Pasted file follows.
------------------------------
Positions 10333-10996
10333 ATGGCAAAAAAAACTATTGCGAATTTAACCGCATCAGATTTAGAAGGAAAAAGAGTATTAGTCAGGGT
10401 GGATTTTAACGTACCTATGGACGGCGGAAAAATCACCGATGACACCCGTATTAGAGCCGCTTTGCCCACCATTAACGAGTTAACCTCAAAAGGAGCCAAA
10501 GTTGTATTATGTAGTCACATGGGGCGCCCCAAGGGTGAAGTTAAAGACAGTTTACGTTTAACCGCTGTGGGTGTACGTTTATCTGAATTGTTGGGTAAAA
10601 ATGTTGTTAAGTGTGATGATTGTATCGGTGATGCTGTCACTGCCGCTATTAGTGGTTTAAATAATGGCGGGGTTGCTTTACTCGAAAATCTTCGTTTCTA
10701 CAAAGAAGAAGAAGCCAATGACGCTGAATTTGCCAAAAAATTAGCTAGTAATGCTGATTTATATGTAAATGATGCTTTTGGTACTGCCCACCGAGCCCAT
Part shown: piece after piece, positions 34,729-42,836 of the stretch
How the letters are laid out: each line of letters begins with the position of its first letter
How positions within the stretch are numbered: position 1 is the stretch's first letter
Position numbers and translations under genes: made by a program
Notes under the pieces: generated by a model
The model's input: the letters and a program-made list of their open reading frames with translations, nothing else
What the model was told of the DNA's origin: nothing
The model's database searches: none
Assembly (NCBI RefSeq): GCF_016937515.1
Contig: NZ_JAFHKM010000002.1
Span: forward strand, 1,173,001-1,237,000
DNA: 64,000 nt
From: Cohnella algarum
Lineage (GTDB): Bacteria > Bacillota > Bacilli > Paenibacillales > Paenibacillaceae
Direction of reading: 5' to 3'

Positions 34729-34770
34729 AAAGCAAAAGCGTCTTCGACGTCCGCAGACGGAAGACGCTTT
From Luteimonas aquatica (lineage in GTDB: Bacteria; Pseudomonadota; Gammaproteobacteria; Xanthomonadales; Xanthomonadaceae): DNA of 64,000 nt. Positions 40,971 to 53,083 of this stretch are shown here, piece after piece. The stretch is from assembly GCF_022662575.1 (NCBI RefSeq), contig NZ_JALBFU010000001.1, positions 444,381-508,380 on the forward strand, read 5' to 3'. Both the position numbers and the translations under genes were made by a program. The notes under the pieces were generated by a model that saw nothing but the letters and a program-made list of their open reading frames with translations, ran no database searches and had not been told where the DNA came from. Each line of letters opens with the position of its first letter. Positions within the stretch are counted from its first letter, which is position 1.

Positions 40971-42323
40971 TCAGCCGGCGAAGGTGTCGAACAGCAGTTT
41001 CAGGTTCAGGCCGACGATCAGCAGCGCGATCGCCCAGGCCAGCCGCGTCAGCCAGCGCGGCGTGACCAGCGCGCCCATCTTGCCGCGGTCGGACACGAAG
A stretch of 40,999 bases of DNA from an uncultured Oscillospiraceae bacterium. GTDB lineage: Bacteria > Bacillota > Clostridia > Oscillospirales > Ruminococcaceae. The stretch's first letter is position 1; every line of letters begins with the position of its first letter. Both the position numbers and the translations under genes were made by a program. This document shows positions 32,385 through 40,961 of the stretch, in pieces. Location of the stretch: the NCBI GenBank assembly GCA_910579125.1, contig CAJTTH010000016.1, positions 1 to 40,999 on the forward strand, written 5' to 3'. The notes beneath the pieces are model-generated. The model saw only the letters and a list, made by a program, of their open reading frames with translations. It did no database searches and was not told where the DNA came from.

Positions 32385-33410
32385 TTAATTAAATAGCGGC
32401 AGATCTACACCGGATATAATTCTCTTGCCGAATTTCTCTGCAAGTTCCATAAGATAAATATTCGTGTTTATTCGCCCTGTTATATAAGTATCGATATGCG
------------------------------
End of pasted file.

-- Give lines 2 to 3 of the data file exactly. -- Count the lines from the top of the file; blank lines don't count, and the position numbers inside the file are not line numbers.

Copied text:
10333 ATGGCAAAAAAAACTATTGCGAATTTAACCGCATCAGATTTAGAAGGAAAAAGAGTATTAGTCAGGGT
10401 GGATTTTAACGTACCTATGGACGGCGGAAAAATCACCGATGACACCCGTATTAGAGCCGCTTTGCCCACCATTAACGAGTTAACCTCAAAAGGAGCCAAA